Monday 24 October 2016

'Astroturf' campaign paves way for the bypassing of democracy

Published 14/10/2016 | 02:30

The Repeal the Eight march on Merrion Square last month. Photo: Gerry Mooney
The Repeal the Eight march on Merrion Square last month. Photo: Gerry Mooney

Political analyst Shane Coleman wrote the following in this newspaper in July: "Nobody in Leinster House is in any doubt that [the Citizens' Assembly] will result in a referendum on the Eighth Amendment."

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Tomorrow, the said Citizens' Assembly meets for the first time. The 99 randomly chosen members of the public who will make it up should consider Coleman's words carefully. Everyone thinks the outcome of the Assembly is pre-ordained, that is, it will recommend a referendum and the only thing to be decided is exactly what kind of referendum.

In May, Minister Paschal Donohoe, said on Newstalk: "What I am certain will happen first is the process that we have committed to in relation to considering this issue - that [the Assembly] will happen - and it is my view that that will lead to a referendum on this issue in the coming years". So there it is.

Some Assembly members may well go into tomorrow's first meeting thinking there is a big groundswell of support for a referendum, a genuine grassroots campaign. There isn't. What there is instead is an 'astroturf' campaign, that is, something designed to look like a grassroots campaign but which is actually artificial.

A real grassroots campaign looks like what we see in, say, a rural area when ordinary people protest in large numbers against the closure of a local hospital.

An astroturf campaign consists of activists and pressure groups making a lot of noise. This can fool people into thinking the noise is being generated by the general public when it's not.

If the demand for an abortion referendum was being generated by ordinary voters, it would have come up on the doorsteps in a big way in the General Election earlier this year. It didn't.

So the noise we are hearing is not the noise of a genuine grassroots campaign.

But what about the opinion polls? Well, what about them? A lot of the time opinion polls are a mile wide and an inch deep. If you ask people for an opinion, they'll give you one. Polls show wide support for a referendum. However, if there was real, deep support for one, TDs would be hearing the demand for it from ordinary voters back in their constituencies. They are not. Far from it.

In Britain, David Cameron only buckled under pressure to hold a referendum on EU membership when his own party was in danger of splitting down the middle, and, more importantly, because the Tories were losing a lot of votes to Ukip. Even then he was very reluctant because British membership of the EU was so fundamental an issue. Could a popular vote be risked? Well, how much more important is the right to life?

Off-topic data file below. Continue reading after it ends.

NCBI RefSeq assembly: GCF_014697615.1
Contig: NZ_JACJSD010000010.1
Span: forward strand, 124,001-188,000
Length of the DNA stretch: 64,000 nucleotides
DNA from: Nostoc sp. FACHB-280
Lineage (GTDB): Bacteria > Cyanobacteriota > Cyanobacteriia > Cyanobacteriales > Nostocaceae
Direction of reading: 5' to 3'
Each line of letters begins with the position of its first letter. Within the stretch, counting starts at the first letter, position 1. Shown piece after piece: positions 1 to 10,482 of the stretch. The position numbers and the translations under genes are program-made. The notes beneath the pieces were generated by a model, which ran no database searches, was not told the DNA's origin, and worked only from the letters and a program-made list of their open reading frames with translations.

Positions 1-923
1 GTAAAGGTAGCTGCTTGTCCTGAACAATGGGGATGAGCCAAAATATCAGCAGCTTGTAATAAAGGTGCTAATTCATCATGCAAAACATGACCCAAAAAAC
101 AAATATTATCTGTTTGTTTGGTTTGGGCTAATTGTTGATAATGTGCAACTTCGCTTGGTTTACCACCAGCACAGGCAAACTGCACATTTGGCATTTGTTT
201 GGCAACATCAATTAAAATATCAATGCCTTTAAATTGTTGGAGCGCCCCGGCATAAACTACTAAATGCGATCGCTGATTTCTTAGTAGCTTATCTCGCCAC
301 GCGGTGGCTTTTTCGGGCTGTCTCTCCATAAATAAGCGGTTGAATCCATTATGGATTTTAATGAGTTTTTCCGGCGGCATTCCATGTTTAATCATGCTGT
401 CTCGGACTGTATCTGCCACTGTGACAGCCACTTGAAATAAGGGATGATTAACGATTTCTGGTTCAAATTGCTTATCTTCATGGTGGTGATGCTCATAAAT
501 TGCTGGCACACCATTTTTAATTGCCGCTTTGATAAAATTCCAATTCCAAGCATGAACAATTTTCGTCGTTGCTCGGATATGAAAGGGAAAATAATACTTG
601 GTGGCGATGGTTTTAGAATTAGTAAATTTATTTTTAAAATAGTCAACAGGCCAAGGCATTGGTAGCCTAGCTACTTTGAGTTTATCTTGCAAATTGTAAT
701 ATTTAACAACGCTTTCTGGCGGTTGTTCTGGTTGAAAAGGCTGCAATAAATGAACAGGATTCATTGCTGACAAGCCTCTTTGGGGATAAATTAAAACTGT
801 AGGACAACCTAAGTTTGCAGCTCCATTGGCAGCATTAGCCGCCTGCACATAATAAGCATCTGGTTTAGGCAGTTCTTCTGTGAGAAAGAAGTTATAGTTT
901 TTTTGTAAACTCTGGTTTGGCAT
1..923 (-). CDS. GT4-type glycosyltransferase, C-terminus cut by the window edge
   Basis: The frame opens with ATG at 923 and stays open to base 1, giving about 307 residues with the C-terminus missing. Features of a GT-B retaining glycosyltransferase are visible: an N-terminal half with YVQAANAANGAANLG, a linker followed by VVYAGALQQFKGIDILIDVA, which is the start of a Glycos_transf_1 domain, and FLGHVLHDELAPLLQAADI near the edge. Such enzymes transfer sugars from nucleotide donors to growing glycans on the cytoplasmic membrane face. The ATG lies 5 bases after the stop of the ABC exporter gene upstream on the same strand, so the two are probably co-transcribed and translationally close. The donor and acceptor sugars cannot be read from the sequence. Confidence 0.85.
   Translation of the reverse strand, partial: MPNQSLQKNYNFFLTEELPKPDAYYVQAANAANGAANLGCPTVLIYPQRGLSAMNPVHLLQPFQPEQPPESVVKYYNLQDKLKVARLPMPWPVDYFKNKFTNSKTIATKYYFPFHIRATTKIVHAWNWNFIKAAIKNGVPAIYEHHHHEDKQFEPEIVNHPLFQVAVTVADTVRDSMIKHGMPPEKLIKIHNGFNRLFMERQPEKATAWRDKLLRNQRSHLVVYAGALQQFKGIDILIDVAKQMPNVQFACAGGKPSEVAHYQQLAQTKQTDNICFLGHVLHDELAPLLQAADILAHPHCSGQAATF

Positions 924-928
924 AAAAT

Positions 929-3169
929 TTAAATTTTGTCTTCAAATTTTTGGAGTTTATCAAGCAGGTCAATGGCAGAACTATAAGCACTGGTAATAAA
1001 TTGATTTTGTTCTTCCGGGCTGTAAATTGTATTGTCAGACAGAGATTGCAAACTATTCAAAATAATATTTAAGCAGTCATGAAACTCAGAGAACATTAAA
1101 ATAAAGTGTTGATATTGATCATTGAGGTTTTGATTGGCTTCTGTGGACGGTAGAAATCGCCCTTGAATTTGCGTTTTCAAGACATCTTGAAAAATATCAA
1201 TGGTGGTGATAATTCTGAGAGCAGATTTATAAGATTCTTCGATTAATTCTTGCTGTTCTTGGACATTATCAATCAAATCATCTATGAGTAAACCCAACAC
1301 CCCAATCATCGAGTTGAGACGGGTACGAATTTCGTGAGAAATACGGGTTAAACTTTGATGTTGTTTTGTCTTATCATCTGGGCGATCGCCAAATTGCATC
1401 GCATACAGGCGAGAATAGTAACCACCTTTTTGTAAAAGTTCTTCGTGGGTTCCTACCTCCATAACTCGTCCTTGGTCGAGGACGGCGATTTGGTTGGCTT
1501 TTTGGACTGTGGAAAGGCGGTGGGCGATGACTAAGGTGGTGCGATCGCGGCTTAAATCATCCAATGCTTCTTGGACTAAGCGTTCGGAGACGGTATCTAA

So whether or not this Assembly recommends we hold a referendum should not be a foregone conclusion.

If it does recommend a referendum, what precisely will it recommend? It seems to me that there are three basic options.

The first is straightforward deletion of the Eighth Amendment. The Oireachtas would then enact legislation setting out the circumstances under which an abortion could take place in Ireland. The first piece of such legislation might be restrictive enough, but politicians would never again have to put the matter to the people. All we would need is a strong left-wing party in Government and the law would soon be much less restrictive.

Another option is to replace the Eighth Amendment with a less restrictive version of the same thing. It might stipulate that abortion can take place in cases of rape, incest and when an unborn baby is terminally ill. (Question: why does a baby that might die a week or two or more after birth because of its terminal condition have less of a right to life than you or me?)

Option two might be rejected on the grounds that it would be too hard to come up with the necessary constitutional wording.

Option three is deletion of the Eighth Amendment and its replacement with a stipulation that a restrictive law, which would be published and put before the Irish people ahead of a referendum, would have constitutional standing and could not be changed without another referendum.

Of all these options, the first is the absolute worst from a pro-life point of view. As mentioned, a 'restrictive' law could quickly be made less restrictive.

Furthermore, constitutional expert Professor Gerry Whyte has argued recently that if the Eighth Amendment is simply deleted, then attempts to put in place legislative restrictions on a woman's 'right to choose' could easily end up being struck down by the Supreme Court. We could soon end up with something not far off an unlimited right to abortion.

As for the mechanics of the Citizens' Assembly, let's see how well it is run. Its predecessor, the Constitutional Convention, rushed through issue after issue. A topic as important as marriage and the family was considered in a single weekend. Ridiculous. Also, some of the experts appointed by the Convention to inform the various sessions were arguably not as neutral as they were meant to be.

But whatever the Assembly decides, it will not be the exercise in democracy the Government will purport it to be. Instead it will be a demonstration of the power of pressure groups, allied with the media, to make an astroturf campaign look like a real, grassroots campaign. By definition, that isn't very democratic.

Irish Independent

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